Home Tech Celestron’s TrailSeeker Binoculars Offer High Quality Without the High Price

Celestron’s TrailSeeker Binoculars Offer High Quality Without the High Price

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Open palm holding a pair of black binoculars neatly folded with a weathered wooden surface in the background

I started bird watching around the age of 0 years. That’s what happens when your parents are bird watchers. I started using binoculars when I was five, ancient binoculars Bushnell 10x50s I grabbed when my father wasn’t looking. They were huge – so heavy I could barely lift them – but the world they opened up was well worth the neck strain. Forty-five years later, I am less arrogant about the neck problems.

When I leave the house these days, my binoculars of choice are 8×32. (I explain what these numbers mean in my best binoculars guide.) Celestron’s TrailSeeker 8×32 ED binoculars offer the best combination of image, quality, durability, and price I’ve found. I’ve looked at these many times and thought, I can’t believe these only cost $324. They perform well above their price and match the performance of models costing twice as much.

Optical performance

Photo: Scott Gilbertson

Celestron’s TrailSeeker 8×32 ED binoculars feature BaK-4 prisms with phase and dielectric coating, which are rare in binoculars of this size at this price. You may also see them listed as ‘roof prism binoculars with multi-coated optics’. What all this means is that the air-glass surfaces have multiple layers of anti-reflective coatings, meaning very little light is lost into the prism. Because more light is reflected by the prism and enters your eye, you get a brighter, sharper and more contrasty image.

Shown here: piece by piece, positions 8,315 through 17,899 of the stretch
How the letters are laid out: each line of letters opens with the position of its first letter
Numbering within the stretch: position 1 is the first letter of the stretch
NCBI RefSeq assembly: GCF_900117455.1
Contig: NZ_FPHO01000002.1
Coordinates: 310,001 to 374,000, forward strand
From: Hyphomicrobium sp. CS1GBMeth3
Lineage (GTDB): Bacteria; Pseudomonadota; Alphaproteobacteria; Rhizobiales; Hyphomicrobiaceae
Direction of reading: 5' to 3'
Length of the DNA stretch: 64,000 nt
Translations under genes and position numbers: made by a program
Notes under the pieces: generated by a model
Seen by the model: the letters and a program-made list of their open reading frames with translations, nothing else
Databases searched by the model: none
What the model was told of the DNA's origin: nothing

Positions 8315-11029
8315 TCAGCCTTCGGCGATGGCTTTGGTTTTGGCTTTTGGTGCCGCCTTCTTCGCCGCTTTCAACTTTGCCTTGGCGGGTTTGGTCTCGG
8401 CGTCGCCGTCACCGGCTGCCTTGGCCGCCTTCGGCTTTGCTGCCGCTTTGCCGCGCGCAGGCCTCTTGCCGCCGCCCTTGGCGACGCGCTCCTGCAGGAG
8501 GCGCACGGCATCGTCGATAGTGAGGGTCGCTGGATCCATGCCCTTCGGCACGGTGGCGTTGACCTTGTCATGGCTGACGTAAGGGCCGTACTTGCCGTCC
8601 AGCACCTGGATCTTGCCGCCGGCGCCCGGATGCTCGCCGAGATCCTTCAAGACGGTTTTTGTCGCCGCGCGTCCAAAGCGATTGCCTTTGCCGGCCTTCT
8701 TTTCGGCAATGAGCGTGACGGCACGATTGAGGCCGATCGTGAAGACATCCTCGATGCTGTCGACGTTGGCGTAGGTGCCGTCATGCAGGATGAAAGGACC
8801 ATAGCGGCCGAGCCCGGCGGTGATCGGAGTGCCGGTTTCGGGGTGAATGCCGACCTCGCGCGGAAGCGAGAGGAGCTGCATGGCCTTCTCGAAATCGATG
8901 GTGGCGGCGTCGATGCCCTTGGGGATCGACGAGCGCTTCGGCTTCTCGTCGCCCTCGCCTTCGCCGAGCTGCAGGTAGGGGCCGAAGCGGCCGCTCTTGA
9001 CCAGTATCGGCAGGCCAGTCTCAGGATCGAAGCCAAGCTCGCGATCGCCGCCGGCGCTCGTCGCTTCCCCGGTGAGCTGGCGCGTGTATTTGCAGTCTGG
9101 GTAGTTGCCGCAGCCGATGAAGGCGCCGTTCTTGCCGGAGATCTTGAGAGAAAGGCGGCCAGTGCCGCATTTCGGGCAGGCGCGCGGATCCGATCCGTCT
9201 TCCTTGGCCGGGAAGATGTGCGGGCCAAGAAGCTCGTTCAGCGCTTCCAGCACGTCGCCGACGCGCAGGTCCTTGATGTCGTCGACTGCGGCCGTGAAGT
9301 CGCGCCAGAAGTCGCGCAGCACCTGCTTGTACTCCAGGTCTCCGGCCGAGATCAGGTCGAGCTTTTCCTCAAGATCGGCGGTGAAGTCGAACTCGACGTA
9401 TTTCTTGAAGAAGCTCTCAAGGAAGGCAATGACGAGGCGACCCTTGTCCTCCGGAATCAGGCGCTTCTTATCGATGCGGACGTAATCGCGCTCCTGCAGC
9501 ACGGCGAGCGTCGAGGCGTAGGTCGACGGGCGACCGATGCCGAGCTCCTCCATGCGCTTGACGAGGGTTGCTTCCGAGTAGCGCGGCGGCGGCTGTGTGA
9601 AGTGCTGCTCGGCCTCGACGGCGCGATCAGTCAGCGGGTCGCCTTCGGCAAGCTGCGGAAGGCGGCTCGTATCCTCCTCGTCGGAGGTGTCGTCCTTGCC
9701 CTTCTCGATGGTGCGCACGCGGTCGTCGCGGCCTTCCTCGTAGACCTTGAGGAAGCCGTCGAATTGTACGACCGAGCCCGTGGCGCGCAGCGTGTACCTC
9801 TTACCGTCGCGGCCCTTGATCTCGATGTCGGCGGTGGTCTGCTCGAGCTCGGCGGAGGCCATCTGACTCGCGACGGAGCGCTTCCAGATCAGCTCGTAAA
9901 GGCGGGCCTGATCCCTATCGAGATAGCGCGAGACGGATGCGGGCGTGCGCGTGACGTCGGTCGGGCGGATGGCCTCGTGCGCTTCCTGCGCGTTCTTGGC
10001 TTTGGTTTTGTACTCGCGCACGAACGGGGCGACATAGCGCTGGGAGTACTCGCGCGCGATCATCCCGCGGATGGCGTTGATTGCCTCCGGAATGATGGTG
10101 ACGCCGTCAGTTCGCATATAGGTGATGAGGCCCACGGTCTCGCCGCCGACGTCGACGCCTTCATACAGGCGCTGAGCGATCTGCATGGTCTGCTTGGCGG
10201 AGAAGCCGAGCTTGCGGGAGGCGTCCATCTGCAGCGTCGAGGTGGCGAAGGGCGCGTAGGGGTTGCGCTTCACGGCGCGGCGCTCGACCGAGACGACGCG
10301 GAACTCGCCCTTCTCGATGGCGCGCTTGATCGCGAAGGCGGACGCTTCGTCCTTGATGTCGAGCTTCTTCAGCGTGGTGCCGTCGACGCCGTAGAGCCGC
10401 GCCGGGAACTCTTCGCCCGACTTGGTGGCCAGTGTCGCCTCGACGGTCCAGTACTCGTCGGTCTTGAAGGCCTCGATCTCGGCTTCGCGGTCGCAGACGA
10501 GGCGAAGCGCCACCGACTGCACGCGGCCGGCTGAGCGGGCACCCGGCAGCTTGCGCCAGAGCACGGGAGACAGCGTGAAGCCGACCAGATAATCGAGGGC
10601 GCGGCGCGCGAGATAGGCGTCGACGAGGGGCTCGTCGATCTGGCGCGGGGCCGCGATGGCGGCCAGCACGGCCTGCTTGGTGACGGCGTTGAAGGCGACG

In practice, the TrailSeeker binoculars provide an excellent image with a ‘sweet spot’ (where the image is sharpest and has the most contrast) that is absolutely pin-sharp and covers about 60 percent of the image and extends from the center. That’s very good for a $320 pair of binoculars. The image softens towards the edges, but not to the extent that I notice it unless I start looking for it.

The edges are still sharp enough to pick up movement, then I can move the binoculars to center the bird, or whatever subject it is, in the sharper center. Additionally, based on my testing, most of the minimal distortion near the edge can be corrected by focusing on the edges. I’ve never felt the need to do this in the real world, but for the sake of testing I discovered it is possible (with a corresponding loss of sharpness in the center as you adjust for curvature distortion at the edges).

Side view of a pair of black binoculars with the lens caps partially loose, sitting on a wooden surface with dry leaves in the background

Photo: Scott Gilbertson

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